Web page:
Ryan's Answer #1

"In my experience, monkey testing has been very effective in load testing and stress testing new software as standard testing methods couldn't do this without a lot of extra work. Because of the adhoc approach to the testing, load and stress on the software was most highly gauged through monkey testing."

Ryan's Answer #2

"Because monkey testing is able to find unique bugs that standard testing won't find, I've found it to be very effective for testing new pilot software programs that are reaching new bounds. At my current job, I helped design a brilliant monkey testing process that utilized user behavior to look for certain probabilities of bugs within our systems that we were designing."

5.

How do you stay organized and on track when working on multiple projects or duties at the same time?

In this role with WhiteHat Security, you will likely be expected to manage multiple projects at the same time. Your ability to plan, manage deadlines and handle high needs items that come up on a regular basis will be essential to your success in this role and your interviewer is looking to hear how you plan for success. Whether you utilize an electronic tool or a written list, there are no right or wrong answers as long as you can prove in your answer that this method works out great for you.

Ryan's Answer #1

"With any project that I am working on, I make sure to set benchmarks to meet deadlines ahead of time and set early personal deadlines to allow for some wiggle room. To do this, I am a proponent of using the Microsoft Outlook calendar and tasks functions to help keep me organized. I find that this method helps me stay on track with multiple projects while also leaving me wiggle room each day to fight the high needs fires that do come up in this job."

Ryan's Answer #2

"For me to stay on track, I make sure to take ten minutes at the end of each day to recap what was accomplished, what new came up on my task list and re-prioritizing my work for the next day. Then, upon arriving the next day and working through emails from the previous evening, I can adjust my task list for the day if needed. I tend to set aside two hours per day to work on long-term project needs while focusing a majority of my time on the short-term needs."

6.

WhiteHat Security embraces an Agile environment. Explain your experience in Agile methodologies and why you think it is important.

The interviewer would like to understand the depth of your knowledge in Agile. The interviewer would also like to know if you work well with team collaboration, are responsive to stakeholder needs, and can work well with team defined milestones. Give a specific example of your experience.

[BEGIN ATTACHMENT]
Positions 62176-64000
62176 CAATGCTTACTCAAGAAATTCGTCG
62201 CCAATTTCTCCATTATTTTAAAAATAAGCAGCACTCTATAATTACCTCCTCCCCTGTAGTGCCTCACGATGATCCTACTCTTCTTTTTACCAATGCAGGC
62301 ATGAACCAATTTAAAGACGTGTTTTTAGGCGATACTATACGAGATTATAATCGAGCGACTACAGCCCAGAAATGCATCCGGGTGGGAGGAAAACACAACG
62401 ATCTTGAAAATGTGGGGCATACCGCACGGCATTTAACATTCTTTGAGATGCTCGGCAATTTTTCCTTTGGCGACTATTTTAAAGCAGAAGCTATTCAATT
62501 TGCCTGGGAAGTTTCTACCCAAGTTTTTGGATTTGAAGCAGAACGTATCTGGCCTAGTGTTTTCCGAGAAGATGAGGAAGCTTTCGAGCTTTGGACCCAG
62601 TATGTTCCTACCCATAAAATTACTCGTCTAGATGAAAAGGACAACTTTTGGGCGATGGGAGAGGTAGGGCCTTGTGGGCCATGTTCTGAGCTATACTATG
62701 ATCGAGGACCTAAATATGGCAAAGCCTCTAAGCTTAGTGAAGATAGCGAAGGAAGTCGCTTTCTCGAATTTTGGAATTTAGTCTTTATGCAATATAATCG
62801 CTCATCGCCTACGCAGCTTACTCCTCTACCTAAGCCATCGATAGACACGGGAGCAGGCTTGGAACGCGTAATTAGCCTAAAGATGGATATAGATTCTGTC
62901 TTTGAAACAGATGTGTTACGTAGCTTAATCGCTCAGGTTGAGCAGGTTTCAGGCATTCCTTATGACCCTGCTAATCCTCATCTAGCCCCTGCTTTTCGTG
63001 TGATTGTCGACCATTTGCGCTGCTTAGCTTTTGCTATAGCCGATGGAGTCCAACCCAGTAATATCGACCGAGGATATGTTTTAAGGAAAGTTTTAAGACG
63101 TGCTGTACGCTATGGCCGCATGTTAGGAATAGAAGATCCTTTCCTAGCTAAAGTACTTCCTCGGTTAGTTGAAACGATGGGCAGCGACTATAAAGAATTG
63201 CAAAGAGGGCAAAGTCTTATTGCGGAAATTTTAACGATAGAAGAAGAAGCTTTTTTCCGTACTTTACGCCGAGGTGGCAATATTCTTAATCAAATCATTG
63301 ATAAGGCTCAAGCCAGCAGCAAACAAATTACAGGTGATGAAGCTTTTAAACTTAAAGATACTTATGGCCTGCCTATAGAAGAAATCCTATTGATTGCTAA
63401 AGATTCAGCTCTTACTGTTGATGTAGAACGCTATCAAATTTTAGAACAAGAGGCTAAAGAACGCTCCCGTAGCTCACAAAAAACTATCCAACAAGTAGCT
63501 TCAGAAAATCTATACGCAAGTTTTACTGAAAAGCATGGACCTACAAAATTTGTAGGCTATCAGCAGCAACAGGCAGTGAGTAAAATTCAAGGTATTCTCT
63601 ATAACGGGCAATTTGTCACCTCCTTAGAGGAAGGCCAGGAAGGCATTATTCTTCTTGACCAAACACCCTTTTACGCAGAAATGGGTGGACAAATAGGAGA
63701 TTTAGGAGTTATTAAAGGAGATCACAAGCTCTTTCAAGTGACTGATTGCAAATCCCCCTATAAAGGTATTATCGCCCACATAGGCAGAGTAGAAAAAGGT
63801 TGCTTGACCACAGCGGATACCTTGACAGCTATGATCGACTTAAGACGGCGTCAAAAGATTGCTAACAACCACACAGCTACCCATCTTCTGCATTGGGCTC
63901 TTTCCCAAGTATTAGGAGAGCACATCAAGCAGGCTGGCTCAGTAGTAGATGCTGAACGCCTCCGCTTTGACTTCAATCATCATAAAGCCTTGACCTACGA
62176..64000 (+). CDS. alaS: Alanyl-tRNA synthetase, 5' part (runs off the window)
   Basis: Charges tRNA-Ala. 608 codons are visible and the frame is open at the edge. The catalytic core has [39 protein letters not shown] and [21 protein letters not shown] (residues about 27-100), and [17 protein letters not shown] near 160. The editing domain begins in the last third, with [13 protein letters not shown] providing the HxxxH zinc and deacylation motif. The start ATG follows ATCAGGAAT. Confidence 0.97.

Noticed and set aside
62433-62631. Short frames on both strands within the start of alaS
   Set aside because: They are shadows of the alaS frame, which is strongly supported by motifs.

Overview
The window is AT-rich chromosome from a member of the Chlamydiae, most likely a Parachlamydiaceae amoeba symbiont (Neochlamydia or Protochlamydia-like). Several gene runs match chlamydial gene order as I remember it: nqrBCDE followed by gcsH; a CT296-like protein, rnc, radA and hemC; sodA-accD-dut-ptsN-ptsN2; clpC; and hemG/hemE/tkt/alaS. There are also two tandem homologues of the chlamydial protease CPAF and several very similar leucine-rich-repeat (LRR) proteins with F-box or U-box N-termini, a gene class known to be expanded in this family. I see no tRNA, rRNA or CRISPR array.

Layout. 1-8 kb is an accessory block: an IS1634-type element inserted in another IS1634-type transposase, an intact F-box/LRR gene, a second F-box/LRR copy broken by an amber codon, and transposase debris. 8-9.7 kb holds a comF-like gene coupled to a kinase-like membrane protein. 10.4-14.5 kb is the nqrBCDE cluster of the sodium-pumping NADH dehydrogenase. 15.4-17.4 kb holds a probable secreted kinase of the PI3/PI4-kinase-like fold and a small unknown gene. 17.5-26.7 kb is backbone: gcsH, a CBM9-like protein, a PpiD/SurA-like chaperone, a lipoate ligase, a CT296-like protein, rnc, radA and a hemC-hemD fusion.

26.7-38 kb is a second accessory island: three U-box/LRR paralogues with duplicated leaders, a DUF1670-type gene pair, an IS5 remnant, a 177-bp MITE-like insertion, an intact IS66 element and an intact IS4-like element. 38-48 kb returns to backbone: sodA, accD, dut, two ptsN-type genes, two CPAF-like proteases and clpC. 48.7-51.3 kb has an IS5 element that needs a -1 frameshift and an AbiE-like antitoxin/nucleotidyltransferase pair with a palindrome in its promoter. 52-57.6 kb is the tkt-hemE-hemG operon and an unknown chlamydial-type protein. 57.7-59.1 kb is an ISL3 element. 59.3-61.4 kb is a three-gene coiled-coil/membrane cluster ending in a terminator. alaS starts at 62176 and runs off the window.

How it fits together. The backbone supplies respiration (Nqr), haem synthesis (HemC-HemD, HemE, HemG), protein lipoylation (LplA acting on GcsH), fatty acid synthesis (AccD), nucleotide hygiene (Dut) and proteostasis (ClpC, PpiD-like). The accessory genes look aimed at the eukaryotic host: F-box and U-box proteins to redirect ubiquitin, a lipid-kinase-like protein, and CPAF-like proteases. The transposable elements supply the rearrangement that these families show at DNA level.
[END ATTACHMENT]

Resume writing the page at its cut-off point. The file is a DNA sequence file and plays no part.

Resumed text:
Ryan's Answer #1

"The majority of my experience has been in an Agile environment. For ten years I have been personally responsible for leading agile teams, and I have helped define team goals and milestones. This approach is important to me as I see how Agile methodology helps employees deliver better products in less time. In my current role, team productivity increased by 34% once we introduced an Agile environment, and our on-time project rate skyrocketed another 18%."

Ryan's Answer #2

"I especially want to work for WhiteHat Security because I have friends who have worked here before with really positive feedback on their experiences. I am looking for a positive work environment where I can stay for a long time to come."

7.

How do you feel cloud computing has positively impacted the software industry?

While the reasons are plentiful as to how cloud computing has had a direct impact on developing and refining software for organizations, your interviewer is looking to hear which reasons you are willing to speak most passionately about. However you answer this question, try to either focus on the ease and accessibility for end users or cost savings for organizations in your answer.

Ryan's Answer #1

"Being in the software industry for over 20 years, I feel like the biggest impact that the cloud has had reflects directly to our customers in the software industry. In days of yore, we spent years working through software updates and releases. And now, I look to how we are continuously rolling out small scale, yet impactful, updates through the cloud and end users are able to see that impact the next day!"

Ryan's Answer #2

"One commonly overlooked area where I feel cloud based systems have brought a major improvement is in analytics. Ten years ago, it took a lot of time and resources to pull relevant data to build analytics and visualization tools. Today, information can be automatically built to pull in the snap of a finger and that is something that I never take for granted in my work."

8.

If you were asked to review a colleague's code that they had written, what key things would you look for?

For this question, your interviewer will obviously be looking to hear that you have adequate knowledge when it comes to coding processes. But most importantly, your interviewer will be looking to gauge your ability to be a team player and focus on the bigger picture when working on a project. In your answer, focus on your attention to detail and your ability to help others when needed.

Ryan's Answer #1

"As an experienced software engineer, I fully expect my colleagues to reach out to me for my insight and I never hesitate to provide open and honest feedback. When asked to do this, my main focus is ensuring that the code is readable and functional. If there are lines of code that need to be removed, I don't hesitate to let my colleague know that while also giving them feedback on why I feel it is unnecessary."

Ryan's Answer #2